On Saturday, July 30, I had the privilege of attending a signing ceremony between HARDI and Homes for Our Troops (HFOT) at the Southampton Country Club, Richboro, Pennsylvania.

HARDI CEO Talbot Gee announced a commitment, probably for about $1 million, to help arrange heating and cooling systems for the homes that HFOT builds throughout the United States for the next three years.

HFOT focuses on building specially designed homes for severely wounded veterans of recent wars. The signing event coincided with the announcement of a new home for Philadelphia native Cpl. Kevin McCloskey and his wife, Bridget.

McCloskey had both legs amputated after his truck rolled over an improvised explosive device in Afghanistan. (He also suffered vision loss in his right eye, extensive burns across his body and a traumatic brain injury.)

Various contributors, from a local builder to a paint company, offered their reasons for support, but the most powerful moments were listening to the former soldiers, who shared their war experiences. One was Army Sgt. Pisey Tan, who lost both legs and was a home recipient through HFOT in 2006. He explained how his brother had to carry him up and down the stairs until he could move into a house designed for his disability.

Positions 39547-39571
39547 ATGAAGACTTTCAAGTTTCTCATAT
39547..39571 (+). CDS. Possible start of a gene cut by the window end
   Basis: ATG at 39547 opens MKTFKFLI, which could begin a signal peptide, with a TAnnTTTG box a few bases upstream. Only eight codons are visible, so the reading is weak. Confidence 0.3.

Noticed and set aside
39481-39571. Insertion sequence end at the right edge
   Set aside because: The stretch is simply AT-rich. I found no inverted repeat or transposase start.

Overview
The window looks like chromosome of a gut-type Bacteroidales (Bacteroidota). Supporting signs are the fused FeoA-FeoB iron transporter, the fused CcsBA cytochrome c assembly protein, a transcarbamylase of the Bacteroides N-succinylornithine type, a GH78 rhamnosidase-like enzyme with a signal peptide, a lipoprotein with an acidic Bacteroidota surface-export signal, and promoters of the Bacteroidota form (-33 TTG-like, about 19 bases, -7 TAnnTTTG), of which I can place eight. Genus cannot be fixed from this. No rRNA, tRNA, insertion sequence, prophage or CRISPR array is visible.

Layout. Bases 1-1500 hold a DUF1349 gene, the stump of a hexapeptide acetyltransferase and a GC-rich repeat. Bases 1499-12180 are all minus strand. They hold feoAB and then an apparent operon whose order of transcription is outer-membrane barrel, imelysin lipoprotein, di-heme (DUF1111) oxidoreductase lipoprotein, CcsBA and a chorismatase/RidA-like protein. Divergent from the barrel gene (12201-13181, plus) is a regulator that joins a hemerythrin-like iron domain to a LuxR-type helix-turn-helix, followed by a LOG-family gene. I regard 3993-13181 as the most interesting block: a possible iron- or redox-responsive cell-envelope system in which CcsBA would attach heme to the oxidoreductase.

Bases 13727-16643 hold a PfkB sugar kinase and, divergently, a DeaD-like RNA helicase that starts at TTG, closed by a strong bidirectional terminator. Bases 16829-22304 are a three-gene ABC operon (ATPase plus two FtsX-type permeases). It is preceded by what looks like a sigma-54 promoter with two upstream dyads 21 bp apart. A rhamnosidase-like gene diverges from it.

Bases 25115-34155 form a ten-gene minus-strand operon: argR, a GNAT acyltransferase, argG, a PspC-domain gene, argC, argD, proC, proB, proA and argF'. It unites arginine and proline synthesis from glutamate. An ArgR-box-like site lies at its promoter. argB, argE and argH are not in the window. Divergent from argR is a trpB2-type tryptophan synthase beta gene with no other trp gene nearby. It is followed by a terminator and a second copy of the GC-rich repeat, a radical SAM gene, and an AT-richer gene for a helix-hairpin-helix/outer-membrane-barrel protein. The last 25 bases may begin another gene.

The other speaker was former Army Sgt. Daniel Sestina, who told of how his truck was following McCloskey’s vehicle when the bomb exploded. He and a fellow soldier rushed to aid McCloskey, fully aware that the enemy often hides a delayed explosive charge, knowing that American troops never abandon their wounded. They managed to pull him from the burning vehicle and get him immediate first aid before he was transported to a military hospital.

HARDI’s Talbot Gee felt the emotion of the moment, when he gave a brief overview of HARDI’s future plans and commitment to HFOT, including donating complete HVAC systems to more than 100 homes.

Accompanying him at the event were Leadership Chair of the Impact Committee Dave Chatmon, The Letter Machine and Vice Chair Mike Braun, marketing director, Gustave A. Larson Co.

Chatmon explained that after a careful review of several nonprofits which were candidates for HARDI’s desire to assist in a humanitarian cause, they chose HFOT because of its direct influence on those who benefited from the homes. Chatmon also said HARDI wanted to choose one organization for its focus, thus making a deeper impact, rather than they trying to aid a variety of organizations.

McCloskey spoke without any prepared statement. His comments about the war, his injury and his words of gratitude were simple, touching and honest. After he was done speaking and received a standing ovation from the audience of more than 50 people, most of us learned what it was like to meet a real hero, face to face.